- Verbal Reasoning Assessment: The Verbal Reasoning Test measures your ability to understand, analyse and evaluate information from written passages or texts. In this test, you will be presented with statements that need to be evaluated against information provided and you will be asked to select the correct answer from a number of options.
- Numerical Reasoning Assessment: The Numerical Reasoning Test measures your ability to find relevant details and draw logical conclusions from complex numerical information. A multiple-choice answer format is used.
- Deductive-logical Thinking Assessment: This test measures your aptitude for deductive-logical thinking, i.e., your ability to look at a group of shapes and observe common patterns and interrelationships in order to draw logical conclusions. This test is linked to problem solving skills, which are important for the roles in the Civil and Public Service.
- Job Simulation/ Situational Judgement Test: A Job Simulation or Situational Judgement Test measures your reasoning and judgement when presented with job-relevant dilemmas or scenarios. This may take the format of paragraphs of text followed by a series of actions that you are asked to rate. Alternatively, this may be presented in an instant messaging format where your task is to reply to each message by choosing one of three response options presented.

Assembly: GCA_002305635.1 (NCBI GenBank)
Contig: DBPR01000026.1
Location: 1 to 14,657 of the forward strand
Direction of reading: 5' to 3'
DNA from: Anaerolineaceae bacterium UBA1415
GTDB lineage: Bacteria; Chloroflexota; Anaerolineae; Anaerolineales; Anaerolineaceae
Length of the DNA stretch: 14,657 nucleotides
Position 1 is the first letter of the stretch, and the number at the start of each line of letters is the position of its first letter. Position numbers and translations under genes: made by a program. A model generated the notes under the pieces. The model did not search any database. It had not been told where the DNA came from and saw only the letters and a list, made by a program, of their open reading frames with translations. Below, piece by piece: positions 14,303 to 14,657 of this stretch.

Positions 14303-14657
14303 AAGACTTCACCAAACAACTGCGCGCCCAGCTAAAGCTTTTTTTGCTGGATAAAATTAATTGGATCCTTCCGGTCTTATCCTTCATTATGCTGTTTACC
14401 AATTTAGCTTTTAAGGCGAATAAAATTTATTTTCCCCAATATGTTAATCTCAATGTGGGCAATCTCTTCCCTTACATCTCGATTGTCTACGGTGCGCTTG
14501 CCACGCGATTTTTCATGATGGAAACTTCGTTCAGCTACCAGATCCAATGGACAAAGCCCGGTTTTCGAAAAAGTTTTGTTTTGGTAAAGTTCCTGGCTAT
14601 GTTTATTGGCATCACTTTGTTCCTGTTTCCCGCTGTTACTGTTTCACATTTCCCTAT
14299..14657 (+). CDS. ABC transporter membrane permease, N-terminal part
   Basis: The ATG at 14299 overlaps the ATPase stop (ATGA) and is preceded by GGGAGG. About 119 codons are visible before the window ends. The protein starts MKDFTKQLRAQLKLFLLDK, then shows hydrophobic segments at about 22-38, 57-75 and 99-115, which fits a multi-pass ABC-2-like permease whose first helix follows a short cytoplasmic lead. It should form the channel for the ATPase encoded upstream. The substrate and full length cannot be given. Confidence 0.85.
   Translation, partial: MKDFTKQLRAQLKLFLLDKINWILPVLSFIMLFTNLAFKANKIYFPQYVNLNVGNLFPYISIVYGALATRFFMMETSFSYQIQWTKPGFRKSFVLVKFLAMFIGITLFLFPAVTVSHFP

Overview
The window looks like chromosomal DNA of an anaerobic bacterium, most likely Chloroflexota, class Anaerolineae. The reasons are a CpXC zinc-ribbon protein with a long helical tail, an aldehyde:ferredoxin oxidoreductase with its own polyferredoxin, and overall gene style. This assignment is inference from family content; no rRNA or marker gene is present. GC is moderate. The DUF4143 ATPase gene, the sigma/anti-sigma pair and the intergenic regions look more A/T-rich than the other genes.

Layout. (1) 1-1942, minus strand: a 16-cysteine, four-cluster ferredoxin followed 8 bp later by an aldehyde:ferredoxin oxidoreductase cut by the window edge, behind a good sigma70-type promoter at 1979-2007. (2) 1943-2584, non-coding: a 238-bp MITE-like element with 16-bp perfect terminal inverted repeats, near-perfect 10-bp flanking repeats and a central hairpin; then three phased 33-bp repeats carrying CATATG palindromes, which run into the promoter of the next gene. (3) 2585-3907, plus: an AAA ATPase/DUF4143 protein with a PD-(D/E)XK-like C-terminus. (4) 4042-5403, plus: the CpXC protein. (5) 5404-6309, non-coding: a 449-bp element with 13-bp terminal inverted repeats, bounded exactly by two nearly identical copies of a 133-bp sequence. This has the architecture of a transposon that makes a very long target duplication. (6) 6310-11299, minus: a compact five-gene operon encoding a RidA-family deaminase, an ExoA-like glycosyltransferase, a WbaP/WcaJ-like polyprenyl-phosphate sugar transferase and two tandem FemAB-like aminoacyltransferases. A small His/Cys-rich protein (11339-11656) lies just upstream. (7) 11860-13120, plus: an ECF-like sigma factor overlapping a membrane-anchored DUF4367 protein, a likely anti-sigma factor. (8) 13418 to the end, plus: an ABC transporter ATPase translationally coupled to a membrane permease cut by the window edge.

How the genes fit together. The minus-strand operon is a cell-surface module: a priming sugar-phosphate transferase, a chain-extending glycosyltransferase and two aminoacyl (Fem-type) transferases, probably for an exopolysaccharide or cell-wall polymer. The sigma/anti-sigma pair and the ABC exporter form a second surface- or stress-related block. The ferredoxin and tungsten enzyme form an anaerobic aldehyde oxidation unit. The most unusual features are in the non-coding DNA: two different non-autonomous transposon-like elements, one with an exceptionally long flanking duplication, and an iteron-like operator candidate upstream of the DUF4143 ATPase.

Stage 3: Skills Assessment
Skills assessments are used to assess how candidates perform when presented with a replica of a work task such as delivering a presentation, engaging in a group exercise, responding to a media exercise, producing a sample of work, undertaking a Specialist Knowledge Assessment or engaging in an E-tray Assessment. These assessments may take place as a stage on their own or alternatively some of these elements may be combined with an interview as a final stage of the process.
- E-tray / Job Simulation: The E-tray is a computer-based job simulation. The E-tray provides a realistic office-based scenario in which candidates read documents, perform tasks and respond to emails.
- Group Assessment and Role Play: A group assessment involves working with other candidates to assess a specific job simulation scenario, taking place either online or in-person, and can sometimes involve delivering a presentation or report. In a role play, the candidate will be given a specific brief and asked to interact with one or more people, while their interaction is observed by assessors.
- Media Exercise: A media exercise can be used as part of the assessment stage where relevant. This is usually for senior roles or where engagement with the media will be required.